photo by Isabel Thomas
review by John Higham
Somewhat of a metal supergroup, Mutoid Man are on the road in Europe for the first time having this summer released their excellent new album Bleeder. A hardcore/math-metal trio made up of Stephen Brodsky (Cave In) on guitar and vocals, Ben Koller (Converge, All Pigs Must Die “…and 457 other bands”) pounding the drums and bassist Nick Cagaeo, they sure know how to put on a cracking show.
With the support’s amps removed from the cluttered stage Mutoid Man were afforded a bit more room than Palm Reader, but Ben Koller was still tucked away at the back, partly obscured by amps and pillar. Nevertheless, this didn’t prevent him from drawing the crowd’s attention on a number of occasions and leaving a look of amazement on the face of Palm Reader’s drummer, watching from the wings.
They open their lively set with Bridgeburner, the first track on Bleeder. On record the song is already full of energy and it benefits hugely from the live setting. It’s a great choice to get things off to a blistering start even with Stephen Brodsky’s guitar sound suffering from a faulty pedal. With the guilty pedal swapped out during a brief bluesy bass and drum interlude things get going proper.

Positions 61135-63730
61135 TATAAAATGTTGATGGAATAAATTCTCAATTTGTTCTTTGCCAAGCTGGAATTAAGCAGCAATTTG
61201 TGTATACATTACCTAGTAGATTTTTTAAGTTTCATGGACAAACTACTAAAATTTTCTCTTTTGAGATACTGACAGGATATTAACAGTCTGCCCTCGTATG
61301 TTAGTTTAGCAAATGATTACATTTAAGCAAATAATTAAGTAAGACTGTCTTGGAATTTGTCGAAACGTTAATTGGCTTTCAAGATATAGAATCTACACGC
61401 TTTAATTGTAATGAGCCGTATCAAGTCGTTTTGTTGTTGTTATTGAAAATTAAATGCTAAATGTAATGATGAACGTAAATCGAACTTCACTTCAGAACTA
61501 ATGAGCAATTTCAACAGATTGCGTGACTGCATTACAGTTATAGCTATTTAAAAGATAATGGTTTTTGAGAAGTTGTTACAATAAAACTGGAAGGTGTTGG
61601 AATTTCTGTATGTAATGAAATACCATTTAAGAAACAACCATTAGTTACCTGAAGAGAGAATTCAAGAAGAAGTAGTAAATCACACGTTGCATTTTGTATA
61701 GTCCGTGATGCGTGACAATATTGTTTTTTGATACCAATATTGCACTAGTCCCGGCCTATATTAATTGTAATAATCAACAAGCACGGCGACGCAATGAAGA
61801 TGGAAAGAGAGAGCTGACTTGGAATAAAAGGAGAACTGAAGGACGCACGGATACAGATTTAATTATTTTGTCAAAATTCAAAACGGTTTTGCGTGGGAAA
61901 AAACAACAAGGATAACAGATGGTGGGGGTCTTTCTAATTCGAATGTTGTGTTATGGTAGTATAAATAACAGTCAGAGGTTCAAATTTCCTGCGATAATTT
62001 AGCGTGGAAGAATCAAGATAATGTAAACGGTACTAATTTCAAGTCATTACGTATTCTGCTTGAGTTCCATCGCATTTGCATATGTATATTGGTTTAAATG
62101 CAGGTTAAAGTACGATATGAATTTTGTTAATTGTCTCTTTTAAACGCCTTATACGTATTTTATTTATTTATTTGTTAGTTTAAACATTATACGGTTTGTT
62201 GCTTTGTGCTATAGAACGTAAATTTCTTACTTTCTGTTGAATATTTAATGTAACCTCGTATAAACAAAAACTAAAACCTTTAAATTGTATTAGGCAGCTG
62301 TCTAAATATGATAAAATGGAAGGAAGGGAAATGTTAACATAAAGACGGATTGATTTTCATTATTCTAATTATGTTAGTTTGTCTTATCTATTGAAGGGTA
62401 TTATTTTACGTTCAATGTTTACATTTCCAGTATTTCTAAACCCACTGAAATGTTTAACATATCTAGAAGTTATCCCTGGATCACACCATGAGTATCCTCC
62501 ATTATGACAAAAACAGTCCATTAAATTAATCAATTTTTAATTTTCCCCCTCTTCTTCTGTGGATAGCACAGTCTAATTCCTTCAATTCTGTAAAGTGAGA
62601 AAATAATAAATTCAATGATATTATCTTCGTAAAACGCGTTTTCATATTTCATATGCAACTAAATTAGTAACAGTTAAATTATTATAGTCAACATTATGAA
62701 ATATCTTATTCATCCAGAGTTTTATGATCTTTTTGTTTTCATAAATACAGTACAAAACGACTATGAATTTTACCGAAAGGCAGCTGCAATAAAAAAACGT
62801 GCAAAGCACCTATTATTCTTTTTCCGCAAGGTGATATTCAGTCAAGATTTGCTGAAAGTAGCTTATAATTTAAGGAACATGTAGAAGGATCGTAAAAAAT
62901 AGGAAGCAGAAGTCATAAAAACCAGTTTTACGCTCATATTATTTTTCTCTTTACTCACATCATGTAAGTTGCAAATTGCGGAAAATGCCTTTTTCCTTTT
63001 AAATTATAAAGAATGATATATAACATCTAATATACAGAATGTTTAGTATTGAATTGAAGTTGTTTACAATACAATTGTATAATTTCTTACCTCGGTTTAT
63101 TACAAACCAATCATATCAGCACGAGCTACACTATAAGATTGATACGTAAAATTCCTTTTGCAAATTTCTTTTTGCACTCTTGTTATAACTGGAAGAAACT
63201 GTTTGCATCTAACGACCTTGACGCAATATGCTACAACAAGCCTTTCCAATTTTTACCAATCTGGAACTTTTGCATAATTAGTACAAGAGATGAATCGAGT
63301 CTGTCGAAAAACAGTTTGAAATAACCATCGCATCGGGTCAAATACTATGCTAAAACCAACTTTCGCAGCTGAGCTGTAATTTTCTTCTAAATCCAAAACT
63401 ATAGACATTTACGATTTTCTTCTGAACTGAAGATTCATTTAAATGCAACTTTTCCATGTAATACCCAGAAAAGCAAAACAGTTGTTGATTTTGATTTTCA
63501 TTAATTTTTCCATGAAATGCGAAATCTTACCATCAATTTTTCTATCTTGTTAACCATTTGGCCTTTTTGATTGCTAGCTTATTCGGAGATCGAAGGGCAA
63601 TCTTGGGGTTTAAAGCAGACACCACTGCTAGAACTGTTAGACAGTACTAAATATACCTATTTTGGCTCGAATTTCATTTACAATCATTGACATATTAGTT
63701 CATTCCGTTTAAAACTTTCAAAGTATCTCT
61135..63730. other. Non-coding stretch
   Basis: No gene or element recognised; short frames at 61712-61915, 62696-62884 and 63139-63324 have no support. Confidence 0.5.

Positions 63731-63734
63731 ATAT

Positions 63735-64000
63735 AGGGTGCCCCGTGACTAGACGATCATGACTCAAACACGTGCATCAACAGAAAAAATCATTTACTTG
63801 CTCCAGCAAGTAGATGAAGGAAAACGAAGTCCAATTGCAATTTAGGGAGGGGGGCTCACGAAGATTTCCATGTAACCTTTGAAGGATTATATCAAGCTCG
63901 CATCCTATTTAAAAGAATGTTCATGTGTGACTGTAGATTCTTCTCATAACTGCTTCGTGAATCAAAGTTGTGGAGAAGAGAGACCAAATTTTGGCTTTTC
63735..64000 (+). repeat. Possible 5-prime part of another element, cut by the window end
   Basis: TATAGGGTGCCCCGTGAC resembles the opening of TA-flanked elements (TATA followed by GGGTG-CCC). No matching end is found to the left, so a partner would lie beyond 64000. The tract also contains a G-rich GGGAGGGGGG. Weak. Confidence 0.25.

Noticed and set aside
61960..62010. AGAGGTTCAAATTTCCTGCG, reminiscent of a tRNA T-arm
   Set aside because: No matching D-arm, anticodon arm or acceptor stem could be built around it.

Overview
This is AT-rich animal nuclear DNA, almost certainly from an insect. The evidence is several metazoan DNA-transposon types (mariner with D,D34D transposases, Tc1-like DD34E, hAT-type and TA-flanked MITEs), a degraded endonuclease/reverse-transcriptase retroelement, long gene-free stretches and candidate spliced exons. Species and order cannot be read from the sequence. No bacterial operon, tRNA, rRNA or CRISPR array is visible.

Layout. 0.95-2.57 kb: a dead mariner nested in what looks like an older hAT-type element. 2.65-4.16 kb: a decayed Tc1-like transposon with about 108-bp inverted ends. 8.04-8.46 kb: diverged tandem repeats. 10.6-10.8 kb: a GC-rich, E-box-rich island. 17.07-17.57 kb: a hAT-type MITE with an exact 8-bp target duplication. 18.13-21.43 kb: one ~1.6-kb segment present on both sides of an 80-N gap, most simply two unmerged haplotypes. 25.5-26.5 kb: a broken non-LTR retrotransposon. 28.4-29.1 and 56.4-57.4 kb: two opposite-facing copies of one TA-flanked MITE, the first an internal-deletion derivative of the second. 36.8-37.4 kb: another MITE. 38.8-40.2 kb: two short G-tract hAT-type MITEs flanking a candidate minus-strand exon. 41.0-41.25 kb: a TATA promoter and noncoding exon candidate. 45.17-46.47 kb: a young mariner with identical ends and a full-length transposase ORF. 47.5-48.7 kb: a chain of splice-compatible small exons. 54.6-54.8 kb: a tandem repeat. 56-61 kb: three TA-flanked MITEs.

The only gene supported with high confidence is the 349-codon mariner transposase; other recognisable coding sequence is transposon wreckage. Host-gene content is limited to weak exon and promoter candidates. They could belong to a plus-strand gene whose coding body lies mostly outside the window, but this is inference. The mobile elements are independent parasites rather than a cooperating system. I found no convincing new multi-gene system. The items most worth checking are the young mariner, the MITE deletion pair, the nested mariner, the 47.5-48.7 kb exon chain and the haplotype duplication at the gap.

photo by Asia Fairbanks
All three members look at home and like they’re having a great time on stage. Almost instantly, this is extended to the crowd with everyone perking up, enjoying themselves and singing along on a rainy Monday evening. Combining the flair, showmanship and catchiness of 80s metal with the aggression and energy of hardcore the trio are a joy to watch as they play a songs that are complex and yet accessible and catchy. Mutoid Man fly through a set comprised mostly of material from Bleeder with a couple of songs from Helium Head includingThe Manimals, their “butcher it, mutilate it, fuck it” version of The Animals’ Please Don’t Let Me Be Misunderstood, and the encore of Gnarcissist.
But this wasn’t just your usual hardcore metal gig, there were points where it felt like a comedy show with the much of the crowd in fits of laughter. Whether it was Ben Koller taking a break from the kit by sitting on an unused amp backstage behind black curtains. Then playing the opening hi-hat to Sweet Ivy with only one arm and a drumstick poking through the gap in the curtains, looking like something out of The Muppets. Or the band members regularly flashing the middle finger to each other mid-song, and sometimes mid-solo. Even the between songs chat was humorous and delivered with charm, which is a rarity. Much of it is obviously just planned parts of the show, a practised and rehearsed shtick rather than spontaneous, but it’s funny as hell, is done brilliantly and is quite refreshing. (4.5/5)